Came across an article written by Susan Pascale (Director of South Pasadena Strings Program) about tips for developing a life-long interest in music. Below are some key points from the article.
"1. Start them young - on piano. I have found that children who begin with piano, and then come into my violin or other stringed instrument class, ALWAYS do better than children who have not had early piano training. Violin and other stringed instruments are difficult, due to the many aspects one must focus on at once. They are also physically challenging. Piano is a lot easier for pre-K kids to grasp. Once the student has a basic understanding of music, including note-reading, rhythm, and practice, they are freer to focus on the technical challenges of the stringed instrument.
2. Don't go it alone! How many parents enroll their children in private music lessons, only to have them refuse to go because don't know anyone? Yet the same child will participate in almost any activity if at least one friend is present! Group beginning music classes can be a lot of fun for the younger set, and particularly ideal for children age 3½ years through 5 ½, depending on their maturity.
3. Kids who play together like to PLAY together! The more opportunities the children have to play the more they will improve. In addition to private lessons, as soon as the child is eligible, we place him or her in a performing group.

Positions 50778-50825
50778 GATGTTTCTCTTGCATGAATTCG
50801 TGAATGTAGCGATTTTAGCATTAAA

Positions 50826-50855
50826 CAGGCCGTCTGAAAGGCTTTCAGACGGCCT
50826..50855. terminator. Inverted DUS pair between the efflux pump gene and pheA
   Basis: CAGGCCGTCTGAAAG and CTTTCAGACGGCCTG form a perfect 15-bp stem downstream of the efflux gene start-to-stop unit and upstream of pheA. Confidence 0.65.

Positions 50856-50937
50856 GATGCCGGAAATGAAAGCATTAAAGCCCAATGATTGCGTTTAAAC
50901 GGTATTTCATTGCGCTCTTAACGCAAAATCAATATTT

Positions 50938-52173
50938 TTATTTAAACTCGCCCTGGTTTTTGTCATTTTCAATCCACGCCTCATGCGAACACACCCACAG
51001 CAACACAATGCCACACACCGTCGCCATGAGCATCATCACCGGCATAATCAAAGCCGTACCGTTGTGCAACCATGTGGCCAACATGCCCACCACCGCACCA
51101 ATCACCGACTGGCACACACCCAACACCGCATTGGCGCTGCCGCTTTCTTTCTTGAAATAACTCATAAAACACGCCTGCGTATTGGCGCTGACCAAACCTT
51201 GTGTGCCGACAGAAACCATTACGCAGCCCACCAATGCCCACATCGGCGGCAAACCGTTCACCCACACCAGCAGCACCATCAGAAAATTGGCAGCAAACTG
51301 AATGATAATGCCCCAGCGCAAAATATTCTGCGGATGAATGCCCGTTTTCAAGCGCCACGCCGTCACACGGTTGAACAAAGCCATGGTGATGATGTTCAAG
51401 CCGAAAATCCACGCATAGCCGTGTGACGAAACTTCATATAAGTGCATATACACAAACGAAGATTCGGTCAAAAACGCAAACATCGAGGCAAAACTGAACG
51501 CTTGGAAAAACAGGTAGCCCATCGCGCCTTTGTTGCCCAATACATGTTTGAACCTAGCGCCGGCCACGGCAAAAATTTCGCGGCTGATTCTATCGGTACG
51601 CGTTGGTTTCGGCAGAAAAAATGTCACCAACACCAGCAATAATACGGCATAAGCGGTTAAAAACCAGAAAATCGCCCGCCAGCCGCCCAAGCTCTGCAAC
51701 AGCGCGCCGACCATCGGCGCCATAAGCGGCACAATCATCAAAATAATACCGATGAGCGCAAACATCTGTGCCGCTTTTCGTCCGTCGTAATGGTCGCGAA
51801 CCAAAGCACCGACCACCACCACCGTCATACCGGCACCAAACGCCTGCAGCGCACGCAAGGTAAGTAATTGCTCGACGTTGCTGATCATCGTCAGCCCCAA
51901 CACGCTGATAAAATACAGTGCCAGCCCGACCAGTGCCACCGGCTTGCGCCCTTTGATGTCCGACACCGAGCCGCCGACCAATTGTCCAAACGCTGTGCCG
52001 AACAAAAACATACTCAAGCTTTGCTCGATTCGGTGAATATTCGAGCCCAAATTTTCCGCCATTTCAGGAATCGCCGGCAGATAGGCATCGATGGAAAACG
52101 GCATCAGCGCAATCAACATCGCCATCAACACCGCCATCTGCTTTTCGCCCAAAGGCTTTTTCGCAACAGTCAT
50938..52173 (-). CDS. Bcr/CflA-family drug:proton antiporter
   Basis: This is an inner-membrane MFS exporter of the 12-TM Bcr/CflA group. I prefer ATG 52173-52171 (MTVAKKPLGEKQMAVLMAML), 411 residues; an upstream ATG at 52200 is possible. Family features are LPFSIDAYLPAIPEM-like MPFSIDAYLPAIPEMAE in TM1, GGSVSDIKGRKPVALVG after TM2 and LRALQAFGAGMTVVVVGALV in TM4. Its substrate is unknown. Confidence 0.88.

4.Keep em' in the spotlight! It is rare that a kid doesn't thrive from the envelopment of warm feelings, positive attention, and sense of accomplishment that they feel after a performance. Whether it's performing in a studio recital, a solo competition; or with their youth orchestra at Carnegie Hall, performances are key to keeping up a child's interest, and improving their playing.
5. Stay positive! When in doubt, do not shout, berate, belittle, or threaten to drop the lessons. None of the negative stuff works, and it will just lead to more frustration for you, and your child. Even when it feels like your child is not meeting your or the teacher's expectations, remain positive. Your child may just be going through a rough patch.
6. Summer and school breaks are a great time to move ahead! Rather than taking a break from music lessons, vacation is actually a great time to make headway. It's an opportunity for life-changing musical adventures or just plain getting lots accomplished.
7. Don't overschedule. Although we want our children to be well-rounded, it's better for their psyche for them to excel in one thing. And if that one thing is playing a musical instrument, it will have tremendous benefits. !
8. Stay committed. Music promotes self-esteem, teamwork, and good study habits, and it has shaped the lives of many youngsters in a most profound way."
To read the full article, please go to